Saturday, July 23, 2016

416. Northeast Harbor Library, Maine

The library is on a hill just outside the downtown area.

The welcoming door

To the right of the door as I entered, I saw the media collection, which seemed to have a lot of recorded books. There are many "Great Courses" on DVD and a few lingering VHS tapes. Five computers and a printer occupied a hexagonal table in the center of the space.

A curved window wall embraces a couch and easy chairs. Shelves below the window hold reference books, most notably 18 volumes of The Birds of North America. Complementing these volumes are large prints of Audubon paintings between the windows. Nearby is a room with a fireplace, periodicals, and newspapers hanging over, not mounted on, classic library newspaper sticks. [If you don't know what those are, go in and have a look. Putting newspapers on sticks was part of my job in a long-ago time.]

The Teen area is at the top of the stairs. There are Young Adult books, of course, as well as computers, art, and a counter with stools. Counters and/or "diner seating" are hallmarks of teen library space everywhere I go.

The Maine Studies Room houses books new and old, Lloyd's Register, the Maine Register from 1870 through 2015, among others. An upright typewriter in this room was used by Frances FitzGerald to write the book Fire in the Lake, published in 1972. [I looked this up in my library catalog on line and it says 2002; perhaps a second edition?]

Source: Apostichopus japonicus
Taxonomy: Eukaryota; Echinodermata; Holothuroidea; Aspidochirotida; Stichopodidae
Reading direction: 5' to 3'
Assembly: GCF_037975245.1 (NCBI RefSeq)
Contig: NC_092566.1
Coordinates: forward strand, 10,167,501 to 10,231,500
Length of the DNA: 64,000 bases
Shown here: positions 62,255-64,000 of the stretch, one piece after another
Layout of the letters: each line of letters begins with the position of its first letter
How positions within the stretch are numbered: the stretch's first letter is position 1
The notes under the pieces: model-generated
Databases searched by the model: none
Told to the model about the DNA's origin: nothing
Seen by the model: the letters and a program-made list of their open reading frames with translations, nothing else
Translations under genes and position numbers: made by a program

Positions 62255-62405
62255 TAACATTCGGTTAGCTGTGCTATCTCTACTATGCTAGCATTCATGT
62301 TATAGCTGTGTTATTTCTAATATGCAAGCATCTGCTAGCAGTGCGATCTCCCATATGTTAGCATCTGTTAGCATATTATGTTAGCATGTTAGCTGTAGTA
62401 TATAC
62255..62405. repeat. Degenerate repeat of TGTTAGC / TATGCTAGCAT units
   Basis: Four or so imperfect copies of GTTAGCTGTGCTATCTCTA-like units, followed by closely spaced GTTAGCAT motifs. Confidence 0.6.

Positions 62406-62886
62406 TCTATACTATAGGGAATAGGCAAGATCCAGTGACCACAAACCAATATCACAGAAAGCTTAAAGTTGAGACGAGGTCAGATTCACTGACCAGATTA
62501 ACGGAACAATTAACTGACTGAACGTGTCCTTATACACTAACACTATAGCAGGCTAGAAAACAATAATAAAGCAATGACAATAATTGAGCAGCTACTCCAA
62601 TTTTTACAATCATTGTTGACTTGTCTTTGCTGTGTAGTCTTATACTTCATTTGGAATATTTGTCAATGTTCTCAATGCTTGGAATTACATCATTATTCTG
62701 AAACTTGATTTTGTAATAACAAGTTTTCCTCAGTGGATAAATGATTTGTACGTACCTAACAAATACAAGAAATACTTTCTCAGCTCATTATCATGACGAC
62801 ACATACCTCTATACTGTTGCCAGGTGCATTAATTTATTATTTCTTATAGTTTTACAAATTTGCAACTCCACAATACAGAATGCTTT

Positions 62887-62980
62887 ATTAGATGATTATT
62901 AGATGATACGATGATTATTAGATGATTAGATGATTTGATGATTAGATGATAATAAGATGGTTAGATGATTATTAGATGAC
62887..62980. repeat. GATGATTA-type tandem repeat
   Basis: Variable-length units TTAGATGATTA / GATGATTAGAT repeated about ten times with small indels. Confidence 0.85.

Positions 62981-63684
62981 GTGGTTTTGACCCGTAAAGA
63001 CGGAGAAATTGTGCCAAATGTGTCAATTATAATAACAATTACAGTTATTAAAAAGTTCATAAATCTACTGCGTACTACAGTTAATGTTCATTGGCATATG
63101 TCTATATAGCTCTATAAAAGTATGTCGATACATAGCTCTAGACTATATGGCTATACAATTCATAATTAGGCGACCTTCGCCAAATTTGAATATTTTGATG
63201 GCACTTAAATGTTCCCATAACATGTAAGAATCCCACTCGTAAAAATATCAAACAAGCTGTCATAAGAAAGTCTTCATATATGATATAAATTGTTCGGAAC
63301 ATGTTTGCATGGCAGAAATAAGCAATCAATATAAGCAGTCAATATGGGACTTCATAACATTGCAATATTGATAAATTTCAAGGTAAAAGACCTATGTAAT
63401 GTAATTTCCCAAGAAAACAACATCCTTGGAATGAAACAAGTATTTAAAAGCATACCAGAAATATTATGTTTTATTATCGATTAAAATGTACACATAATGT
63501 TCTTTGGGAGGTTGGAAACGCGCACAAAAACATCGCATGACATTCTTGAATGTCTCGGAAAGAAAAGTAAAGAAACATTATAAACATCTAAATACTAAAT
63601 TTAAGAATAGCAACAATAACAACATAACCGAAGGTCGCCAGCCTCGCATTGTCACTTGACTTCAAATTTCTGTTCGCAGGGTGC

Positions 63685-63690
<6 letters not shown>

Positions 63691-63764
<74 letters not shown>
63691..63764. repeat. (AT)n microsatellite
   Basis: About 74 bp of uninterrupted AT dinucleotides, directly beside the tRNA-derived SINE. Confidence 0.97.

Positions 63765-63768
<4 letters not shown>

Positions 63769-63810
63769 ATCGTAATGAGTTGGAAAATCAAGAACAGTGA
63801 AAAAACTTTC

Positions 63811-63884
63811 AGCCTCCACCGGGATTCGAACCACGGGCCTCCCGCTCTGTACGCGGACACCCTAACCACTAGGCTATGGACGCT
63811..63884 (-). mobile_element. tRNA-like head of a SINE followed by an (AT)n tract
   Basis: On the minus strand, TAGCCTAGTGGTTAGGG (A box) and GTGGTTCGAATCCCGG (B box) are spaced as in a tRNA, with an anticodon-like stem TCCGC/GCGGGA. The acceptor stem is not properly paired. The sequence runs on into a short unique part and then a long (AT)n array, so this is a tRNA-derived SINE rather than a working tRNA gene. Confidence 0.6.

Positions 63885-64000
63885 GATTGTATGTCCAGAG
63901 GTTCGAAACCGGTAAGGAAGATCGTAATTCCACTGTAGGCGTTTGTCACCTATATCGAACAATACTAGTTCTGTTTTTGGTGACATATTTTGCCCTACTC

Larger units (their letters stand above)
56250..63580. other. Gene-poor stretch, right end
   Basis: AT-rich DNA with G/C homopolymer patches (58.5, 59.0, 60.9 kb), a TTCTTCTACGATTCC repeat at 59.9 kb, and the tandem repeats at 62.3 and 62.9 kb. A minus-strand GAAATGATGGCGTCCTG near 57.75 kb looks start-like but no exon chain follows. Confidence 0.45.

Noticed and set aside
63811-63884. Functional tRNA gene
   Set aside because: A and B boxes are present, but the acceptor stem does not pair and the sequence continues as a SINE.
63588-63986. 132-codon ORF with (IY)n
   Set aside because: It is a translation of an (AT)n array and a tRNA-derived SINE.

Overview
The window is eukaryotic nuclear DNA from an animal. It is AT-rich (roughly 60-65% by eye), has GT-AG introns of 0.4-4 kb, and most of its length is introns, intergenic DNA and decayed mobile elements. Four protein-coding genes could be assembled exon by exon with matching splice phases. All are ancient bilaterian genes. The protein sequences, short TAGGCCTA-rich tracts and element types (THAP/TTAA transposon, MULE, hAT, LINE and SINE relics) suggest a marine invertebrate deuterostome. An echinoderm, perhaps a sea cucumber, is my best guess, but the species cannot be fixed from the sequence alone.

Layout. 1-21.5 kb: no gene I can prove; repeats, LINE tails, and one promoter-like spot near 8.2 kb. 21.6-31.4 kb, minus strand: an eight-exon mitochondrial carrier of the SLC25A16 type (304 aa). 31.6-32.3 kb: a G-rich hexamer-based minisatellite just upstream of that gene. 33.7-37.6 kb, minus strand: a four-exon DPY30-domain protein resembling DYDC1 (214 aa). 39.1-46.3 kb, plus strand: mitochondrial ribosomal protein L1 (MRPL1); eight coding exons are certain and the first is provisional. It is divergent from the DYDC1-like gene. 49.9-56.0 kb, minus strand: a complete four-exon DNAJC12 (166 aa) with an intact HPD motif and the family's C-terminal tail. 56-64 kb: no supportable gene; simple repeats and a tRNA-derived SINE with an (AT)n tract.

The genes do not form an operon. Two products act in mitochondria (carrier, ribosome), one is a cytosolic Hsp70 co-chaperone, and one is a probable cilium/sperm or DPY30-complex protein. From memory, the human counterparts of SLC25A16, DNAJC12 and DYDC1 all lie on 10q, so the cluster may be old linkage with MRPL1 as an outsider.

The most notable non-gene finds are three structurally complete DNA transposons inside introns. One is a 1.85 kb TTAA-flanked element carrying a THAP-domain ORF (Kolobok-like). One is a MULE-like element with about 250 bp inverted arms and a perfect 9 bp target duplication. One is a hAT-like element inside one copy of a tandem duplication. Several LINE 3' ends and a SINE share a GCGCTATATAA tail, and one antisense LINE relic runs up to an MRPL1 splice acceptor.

Another room, the Garden Room, was bright and sun-lit on this beautiful day. With easy chairs and gardening books, it provides another quiet place to sit and read--or just think about your next garden.

The non-fiction stacks have a funny little corner with a venerable easy chair tucked away. What a treasure for someone seeking a semi-private nook! I think it's a nice touch to place information about the Mango language-learning program near the travel books.

High windows bring light into the children's area.

Dr. Seuss reminds us that we are unique.

An unusual dollhouse display is on the left as you enter the children's area.

The white rabbit scares some small children.
Perhaps when he has a name, they will feel more comfortable with him.

A librarian I talked to told me that this is a privately funded library, and also serves as the school library. I can't explain why I have neither pictures nor notes about the children's area-- It's a mystery.


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